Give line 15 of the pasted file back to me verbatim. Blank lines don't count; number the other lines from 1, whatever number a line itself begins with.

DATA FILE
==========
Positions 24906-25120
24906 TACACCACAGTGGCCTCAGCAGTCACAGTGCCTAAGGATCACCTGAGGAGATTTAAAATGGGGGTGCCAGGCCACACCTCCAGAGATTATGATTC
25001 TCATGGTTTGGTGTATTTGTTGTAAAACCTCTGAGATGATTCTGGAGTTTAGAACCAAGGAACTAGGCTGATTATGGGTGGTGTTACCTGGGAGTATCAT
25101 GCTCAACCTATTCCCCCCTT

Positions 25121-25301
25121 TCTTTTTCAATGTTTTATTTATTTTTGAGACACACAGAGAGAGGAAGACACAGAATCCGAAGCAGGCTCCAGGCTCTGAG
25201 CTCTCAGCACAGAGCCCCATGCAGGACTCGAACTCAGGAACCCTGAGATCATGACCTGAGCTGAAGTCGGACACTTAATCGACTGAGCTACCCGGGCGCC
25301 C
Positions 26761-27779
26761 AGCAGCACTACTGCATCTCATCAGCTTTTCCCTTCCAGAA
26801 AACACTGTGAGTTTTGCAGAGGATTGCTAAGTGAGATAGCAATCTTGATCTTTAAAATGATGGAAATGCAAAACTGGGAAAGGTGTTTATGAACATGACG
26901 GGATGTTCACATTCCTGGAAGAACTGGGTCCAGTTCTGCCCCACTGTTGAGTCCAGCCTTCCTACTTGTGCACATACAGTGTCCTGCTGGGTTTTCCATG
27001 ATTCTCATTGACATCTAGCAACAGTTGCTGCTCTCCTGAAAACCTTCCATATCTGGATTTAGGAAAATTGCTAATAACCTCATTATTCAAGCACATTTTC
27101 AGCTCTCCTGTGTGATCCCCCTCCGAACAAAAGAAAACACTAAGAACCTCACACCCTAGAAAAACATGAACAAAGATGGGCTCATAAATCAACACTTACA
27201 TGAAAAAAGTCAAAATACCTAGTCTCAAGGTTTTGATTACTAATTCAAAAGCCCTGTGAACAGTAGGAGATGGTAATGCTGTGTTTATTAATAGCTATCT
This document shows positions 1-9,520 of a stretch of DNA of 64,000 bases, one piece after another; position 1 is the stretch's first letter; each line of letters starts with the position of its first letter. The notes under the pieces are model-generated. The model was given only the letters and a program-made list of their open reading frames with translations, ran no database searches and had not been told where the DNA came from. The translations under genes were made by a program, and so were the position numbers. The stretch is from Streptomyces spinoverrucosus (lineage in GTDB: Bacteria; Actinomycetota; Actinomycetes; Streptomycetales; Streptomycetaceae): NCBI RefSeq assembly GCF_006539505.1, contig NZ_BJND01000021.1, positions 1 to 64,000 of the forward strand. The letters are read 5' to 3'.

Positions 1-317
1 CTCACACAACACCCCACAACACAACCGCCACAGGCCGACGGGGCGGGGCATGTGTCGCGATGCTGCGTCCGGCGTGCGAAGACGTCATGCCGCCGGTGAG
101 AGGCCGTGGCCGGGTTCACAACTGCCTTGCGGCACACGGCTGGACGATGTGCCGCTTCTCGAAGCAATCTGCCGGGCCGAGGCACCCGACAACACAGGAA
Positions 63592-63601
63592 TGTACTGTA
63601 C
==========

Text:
27201 TGAAAAAAGTCAAAATACCTAGTCTCAAGGTTTTGATTACTAATTCAAAAGCCCTGTGAACAGTAGGAGATGGTAATGCTGTGTTTATTAATAGCTATCT